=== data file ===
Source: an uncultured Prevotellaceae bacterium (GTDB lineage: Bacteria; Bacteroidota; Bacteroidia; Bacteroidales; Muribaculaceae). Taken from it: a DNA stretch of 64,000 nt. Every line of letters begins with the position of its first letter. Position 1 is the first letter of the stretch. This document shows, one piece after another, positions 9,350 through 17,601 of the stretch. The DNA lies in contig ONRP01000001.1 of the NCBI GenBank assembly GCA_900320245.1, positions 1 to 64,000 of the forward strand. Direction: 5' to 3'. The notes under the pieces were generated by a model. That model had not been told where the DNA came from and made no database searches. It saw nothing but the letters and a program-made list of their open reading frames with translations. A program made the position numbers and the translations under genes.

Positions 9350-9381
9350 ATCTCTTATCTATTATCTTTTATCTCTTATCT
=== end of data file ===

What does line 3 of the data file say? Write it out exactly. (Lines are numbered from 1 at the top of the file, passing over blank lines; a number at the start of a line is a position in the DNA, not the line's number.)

9350 ATCTCTTATCTATTATCTTTTATCTCTTATCT